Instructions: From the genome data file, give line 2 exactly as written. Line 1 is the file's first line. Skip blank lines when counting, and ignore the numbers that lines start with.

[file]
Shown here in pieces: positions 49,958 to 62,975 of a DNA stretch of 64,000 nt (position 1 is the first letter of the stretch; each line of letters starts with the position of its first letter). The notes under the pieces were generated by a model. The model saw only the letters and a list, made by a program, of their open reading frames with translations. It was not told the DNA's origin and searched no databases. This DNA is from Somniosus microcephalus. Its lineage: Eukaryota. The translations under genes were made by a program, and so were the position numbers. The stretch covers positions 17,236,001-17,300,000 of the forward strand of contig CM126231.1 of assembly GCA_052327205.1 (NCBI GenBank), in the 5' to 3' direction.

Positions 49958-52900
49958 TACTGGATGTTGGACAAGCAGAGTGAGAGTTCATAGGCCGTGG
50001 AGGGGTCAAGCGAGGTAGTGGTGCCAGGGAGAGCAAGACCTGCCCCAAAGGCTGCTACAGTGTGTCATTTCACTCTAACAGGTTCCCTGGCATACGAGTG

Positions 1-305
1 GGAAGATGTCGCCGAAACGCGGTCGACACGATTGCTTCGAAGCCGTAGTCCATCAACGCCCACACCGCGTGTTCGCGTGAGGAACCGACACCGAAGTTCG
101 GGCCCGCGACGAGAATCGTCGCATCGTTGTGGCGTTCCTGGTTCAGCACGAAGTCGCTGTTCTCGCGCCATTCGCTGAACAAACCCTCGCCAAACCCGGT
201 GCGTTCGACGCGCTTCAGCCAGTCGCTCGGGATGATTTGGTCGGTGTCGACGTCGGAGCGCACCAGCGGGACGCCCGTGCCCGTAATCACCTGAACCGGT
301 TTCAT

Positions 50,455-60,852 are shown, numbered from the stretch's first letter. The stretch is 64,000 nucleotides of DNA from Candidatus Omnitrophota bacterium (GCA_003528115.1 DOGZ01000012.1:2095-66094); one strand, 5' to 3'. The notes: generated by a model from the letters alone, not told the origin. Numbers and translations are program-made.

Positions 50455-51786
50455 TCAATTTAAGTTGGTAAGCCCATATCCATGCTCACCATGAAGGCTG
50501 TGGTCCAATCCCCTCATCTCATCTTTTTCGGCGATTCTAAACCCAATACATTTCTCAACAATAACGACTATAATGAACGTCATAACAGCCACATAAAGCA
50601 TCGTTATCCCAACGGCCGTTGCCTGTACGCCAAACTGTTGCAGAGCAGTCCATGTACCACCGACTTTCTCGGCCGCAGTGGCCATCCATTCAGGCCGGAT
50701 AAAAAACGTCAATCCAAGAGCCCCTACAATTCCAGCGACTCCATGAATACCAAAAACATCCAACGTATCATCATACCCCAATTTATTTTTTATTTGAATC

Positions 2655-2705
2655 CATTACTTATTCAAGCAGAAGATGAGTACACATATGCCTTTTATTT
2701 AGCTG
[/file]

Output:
Positions 49958-52900